Researchers develop a new housing system to study the effect of microplastics on fish
The study was developed by the researchers of the Comparative, Adaptive and Functional Skeletal Biology group of CCMAR and the Environmental Chemistry group of CIMA.
How to evaluate the toxic effect of microplastics on small fish without interfering with experiments
Microplastics pollution in aquatic ecosystems is a major concern for the environment and human health. Teleosts - fish with a bony skeleton - such as the zebrafish (Danio rerio) and Japanese medaka (Oryzias latipes), are used as model organisms to assess the effects of microplastics on fish physiology. These studies require the use of inert materials (chemically stable) and controlled conditions. However, none of the available commercialized systems are appropriate for assessing the toxic effect of microplastics, as they contain components made of plastic polymers that may interfere with toxicological experiments. To solve this problem, researchers have recently designed and built a new stand-alone housing system, ZEB316, which allows studying and understanding the effects of microplastics on fish development.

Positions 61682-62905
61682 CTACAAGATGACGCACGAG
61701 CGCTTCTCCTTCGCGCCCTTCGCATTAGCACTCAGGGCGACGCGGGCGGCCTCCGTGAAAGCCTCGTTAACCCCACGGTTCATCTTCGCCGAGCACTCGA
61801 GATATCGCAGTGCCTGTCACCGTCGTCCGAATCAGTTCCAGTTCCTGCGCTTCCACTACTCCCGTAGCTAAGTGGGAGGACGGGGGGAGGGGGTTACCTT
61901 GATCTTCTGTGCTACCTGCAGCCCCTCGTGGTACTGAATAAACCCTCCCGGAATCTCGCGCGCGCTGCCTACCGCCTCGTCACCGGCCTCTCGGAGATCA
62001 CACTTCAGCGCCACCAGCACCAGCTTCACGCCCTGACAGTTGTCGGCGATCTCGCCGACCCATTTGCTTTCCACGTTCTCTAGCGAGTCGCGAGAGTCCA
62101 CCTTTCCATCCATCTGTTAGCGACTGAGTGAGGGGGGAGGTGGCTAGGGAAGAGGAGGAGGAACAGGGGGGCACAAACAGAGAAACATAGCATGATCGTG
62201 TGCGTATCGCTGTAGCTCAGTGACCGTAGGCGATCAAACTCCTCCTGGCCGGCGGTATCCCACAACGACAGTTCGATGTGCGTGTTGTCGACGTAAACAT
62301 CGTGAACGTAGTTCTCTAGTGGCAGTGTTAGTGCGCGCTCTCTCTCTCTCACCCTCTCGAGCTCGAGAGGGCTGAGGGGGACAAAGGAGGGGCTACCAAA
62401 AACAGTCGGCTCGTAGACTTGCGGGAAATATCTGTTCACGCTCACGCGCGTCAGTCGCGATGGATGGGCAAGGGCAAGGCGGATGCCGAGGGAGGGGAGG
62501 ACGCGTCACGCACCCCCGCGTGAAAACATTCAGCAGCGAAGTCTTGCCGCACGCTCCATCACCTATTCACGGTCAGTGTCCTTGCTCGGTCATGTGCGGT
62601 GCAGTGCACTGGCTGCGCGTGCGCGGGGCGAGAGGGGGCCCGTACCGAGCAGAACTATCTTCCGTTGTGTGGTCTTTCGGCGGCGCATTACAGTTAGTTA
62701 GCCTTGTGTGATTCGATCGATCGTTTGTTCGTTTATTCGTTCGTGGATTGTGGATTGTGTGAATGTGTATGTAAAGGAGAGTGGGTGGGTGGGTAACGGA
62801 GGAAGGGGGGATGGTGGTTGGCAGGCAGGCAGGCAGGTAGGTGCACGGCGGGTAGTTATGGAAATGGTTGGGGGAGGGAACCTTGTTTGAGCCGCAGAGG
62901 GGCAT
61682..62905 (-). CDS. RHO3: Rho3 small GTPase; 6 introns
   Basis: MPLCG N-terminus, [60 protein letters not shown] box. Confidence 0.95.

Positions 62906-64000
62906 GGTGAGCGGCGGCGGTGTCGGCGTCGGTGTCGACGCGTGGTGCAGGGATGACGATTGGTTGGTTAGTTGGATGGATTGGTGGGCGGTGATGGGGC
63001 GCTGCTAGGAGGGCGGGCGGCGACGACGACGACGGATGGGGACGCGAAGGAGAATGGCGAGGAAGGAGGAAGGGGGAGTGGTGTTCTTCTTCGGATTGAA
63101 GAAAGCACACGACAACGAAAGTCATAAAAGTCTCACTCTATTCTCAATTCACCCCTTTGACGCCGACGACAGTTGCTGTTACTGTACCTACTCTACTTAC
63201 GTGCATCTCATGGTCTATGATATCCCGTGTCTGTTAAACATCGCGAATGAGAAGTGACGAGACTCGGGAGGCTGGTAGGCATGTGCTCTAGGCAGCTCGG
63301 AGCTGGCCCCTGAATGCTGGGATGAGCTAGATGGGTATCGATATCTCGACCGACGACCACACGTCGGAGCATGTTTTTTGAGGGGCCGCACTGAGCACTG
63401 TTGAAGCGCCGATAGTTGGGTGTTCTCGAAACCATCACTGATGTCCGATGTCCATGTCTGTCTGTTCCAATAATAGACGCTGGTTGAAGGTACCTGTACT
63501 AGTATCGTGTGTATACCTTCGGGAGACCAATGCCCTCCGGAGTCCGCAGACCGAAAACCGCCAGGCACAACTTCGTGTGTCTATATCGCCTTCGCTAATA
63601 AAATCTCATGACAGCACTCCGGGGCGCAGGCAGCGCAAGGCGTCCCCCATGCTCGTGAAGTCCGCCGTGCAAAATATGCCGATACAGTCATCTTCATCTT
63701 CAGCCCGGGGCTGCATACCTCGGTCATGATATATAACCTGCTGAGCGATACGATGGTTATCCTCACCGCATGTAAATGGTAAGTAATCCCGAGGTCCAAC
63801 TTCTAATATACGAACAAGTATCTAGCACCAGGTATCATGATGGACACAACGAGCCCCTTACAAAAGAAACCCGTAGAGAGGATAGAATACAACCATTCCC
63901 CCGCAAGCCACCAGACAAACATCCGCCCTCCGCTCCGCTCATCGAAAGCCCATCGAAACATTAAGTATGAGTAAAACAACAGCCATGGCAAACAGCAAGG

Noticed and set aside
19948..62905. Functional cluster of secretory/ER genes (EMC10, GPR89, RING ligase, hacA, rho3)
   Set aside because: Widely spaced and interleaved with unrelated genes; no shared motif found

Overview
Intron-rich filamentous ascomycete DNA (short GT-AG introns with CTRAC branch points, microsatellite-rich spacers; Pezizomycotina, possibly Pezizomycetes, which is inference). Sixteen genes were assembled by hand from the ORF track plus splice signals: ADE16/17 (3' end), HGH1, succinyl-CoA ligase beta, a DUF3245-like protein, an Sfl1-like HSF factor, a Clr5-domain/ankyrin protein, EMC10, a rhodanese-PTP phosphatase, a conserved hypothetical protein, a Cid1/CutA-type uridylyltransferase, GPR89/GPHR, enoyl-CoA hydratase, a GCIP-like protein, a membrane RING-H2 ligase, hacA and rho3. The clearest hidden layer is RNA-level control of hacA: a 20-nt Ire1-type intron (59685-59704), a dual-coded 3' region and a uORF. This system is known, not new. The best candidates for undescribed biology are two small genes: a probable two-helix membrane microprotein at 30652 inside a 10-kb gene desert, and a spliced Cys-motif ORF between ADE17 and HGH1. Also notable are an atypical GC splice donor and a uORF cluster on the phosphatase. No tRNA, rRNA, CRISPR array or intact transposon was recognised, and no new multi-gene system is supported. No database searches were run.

The characteristics of the new housing system ZEB316
The new housing system developed by the researchers is made of inert materials, such as stainless steel 316 components and glass aquaria, that are resistant to corrosion. Two aquarium sizes are available: 3.5 and 7.5 L to accommodate up to 18 and 38 adult fish, respectively. The system provides good housing conditions through efficient recirculation and filtration systems. The assessment of water parameters and fish growth showed that the ZEB316 provides housing conditions comparable to commercial housing systems.
The advantages that ZEB316 offers to the world of marine science
The ZEB316 system was developed to offer the scientific community a cost-effective solution that is easy to build, and that allows other laboratories to conduct high-tech toxicological studies. Since is almost plastic-free, it will not release microplastics or retain pollutants into the system components, allowing a more reliable toxicological study.
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